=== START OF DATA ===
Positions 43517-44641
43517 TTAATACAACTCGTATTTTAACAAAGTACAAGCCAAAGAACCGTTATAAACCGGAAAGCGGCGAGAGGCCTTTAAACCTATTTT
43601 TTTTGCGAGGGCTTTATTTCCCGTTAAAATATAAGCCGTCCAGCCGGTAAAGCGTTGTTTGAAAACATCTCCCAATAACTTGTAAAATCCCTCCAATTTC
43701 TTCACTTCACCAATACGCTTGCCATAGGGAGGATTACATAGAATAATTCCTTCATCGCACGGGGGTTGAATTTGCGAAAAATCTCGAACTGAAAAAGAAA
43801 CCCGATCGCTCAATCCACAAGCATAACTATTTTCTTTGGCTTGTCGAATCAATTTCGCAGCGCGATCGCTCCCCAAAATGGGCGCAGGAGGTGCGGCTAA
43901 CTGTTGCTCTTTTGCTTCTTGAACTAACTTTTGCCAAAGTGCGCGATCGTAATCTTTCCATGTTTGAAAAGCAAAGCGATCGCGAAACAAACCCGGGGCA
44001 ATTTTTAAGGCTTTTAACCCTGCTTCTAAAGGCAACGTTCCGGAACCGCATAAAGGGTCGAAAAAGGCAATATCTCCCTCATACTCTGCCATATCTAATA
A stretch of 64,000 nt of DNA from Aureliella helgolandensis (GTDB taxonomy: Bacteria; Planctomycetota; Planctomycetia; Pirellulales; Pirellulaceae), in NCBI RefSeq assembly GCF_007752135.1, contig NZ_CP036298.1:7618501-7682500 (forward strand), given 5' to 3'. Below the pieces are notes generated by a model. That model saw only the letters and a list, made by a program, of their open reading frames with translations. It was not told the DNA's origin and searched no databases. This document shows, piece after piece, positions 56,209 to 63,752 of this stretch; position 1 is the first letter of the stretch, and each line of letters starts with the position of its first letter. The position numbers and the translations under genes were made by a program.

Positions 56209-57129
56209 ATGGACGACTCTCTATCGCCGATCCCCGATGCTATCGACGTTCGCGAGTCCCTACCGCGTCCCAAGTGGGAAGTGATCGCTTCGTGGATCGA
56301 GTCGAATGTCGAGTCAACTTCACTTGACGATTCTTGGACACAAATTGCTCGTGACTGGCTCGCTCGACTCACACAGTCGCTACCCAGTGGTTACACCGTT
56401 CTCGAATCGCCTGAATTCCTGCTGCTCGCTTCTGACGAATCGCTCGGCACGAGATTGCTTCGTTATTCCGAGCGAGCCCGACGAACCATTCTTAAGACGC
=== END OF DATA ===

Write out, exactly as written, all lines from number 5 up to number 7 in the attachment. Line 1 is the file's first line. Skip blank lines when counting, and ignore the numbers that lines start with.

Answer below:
43801 CCCGATCGCTCAATCCACAAGCATAACTATTTTCTTTGGCTTGTCGAATCAATTTCGCAGCGCGATCGCTCCCCAAAATGGGCGCAGGAGGTGCGGCTAA
43901 CTGTTGCTCTTTTGCTTCTTGAACTAACTTTTGCCAAAGTGCGCGATCGTAATCTTTCCATGTTTGAAAAGCAAAGCGATCGCGAAACAAACCCGGGGCA
44001 ATTTTTAAGGCTTTTAACCCTGCTTCTAAAGGCAACGTTCCGGAACCGCATAAAGGGTCGAAAAAGGCAATATCTCCCTCATACTCTGCCATATCTAATA